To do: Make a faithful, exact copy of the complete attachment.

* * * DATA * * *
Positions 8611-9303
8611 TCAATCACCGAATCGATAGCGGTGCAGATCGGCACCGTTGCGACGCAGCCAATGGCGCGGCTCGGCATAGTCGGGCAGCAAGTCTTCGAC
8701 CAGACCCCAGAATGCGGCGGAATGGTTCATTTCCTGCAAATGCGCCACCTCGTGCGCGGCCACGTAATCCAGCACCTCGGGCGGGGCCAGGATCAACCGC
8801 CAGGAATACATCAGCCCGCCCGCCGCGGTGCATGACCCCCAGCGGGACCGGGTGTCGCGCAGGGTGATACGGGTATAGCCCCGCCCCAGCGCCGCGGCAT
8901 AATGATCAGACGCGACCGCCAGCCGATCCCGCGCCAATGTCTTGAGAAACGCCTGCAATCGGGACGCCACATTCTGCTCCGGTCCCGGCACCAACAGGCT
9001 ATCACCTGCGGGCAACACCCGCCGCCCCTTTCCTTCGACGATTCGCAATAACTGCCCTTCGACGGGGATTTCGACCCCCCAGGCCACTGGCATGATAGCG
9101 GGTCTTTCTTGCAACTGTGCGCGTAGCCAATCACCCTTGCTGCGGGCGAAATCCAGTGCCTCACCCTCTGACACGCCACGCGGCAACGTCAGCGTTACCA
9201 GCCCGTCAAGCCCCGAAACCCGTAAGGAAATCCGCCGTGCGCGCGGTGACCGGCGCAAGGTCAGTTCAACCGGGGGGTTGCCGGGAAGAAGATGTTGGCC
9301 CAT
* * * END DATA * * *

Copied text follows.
Positions 8611-9303
8611 TCAATCACCGAATCGATAGCGGTGCAGATCGGCACCGTTGCGACGCAGCCAATGGCGCGGCTCGGCATAGTCGGGCAGCAAGTCTTCGAC
8701 CAGACCCCAGAATGCGGCGGAATGGTTCATTTCCTGCAAATGCGCCACCTCGTGCGCGGCCACGTAATCCAGCACCTCGGGCGGGGCCAGGATCAACCGC
8801 CAGGAATACATCAGCCCGCCCGCCGCGGTGCATGACCCCCAGCGGGACCGGGTGTCGCGCAGGGTGATACGGGTATAGCCCCGCCCCAGCGCCGCGGCAT
8901 AATGATCAGACGCGACCGCCAGCCGATCCCGCGCCAATGTCTTGAGAAACGCCTGCAATCGGGACGCCACATTCTGCTCCGGTCCCGGCACCAACAGGCT
9001 ATCACCTGCGGGCAACACCCGCCGCCCCTTTCCTTCGACGATTCGCAATAACTGCCCTTCGACGGGGATTTCGACCCCCCAGGCCACTGGCATGATAGCG
9101 GGTCTTTCTTGCAACTGTGCGCGTAGCCAATCACCCTTGCTGCGGGCGAAATCCAGTGCCTCACCCTCTGACACGCCACGCGGCAACGTCAGCGTTACCA
9201 GCCCGTCAAGCCCCGAAACCCGTAAGGAAATCCGCCGTGCGCGCGGTGACCGGCGCAAGGTCAGTTCAACCGGGGGGTTGCCGGGAAGAAGATGTTGGCC
9301 CAT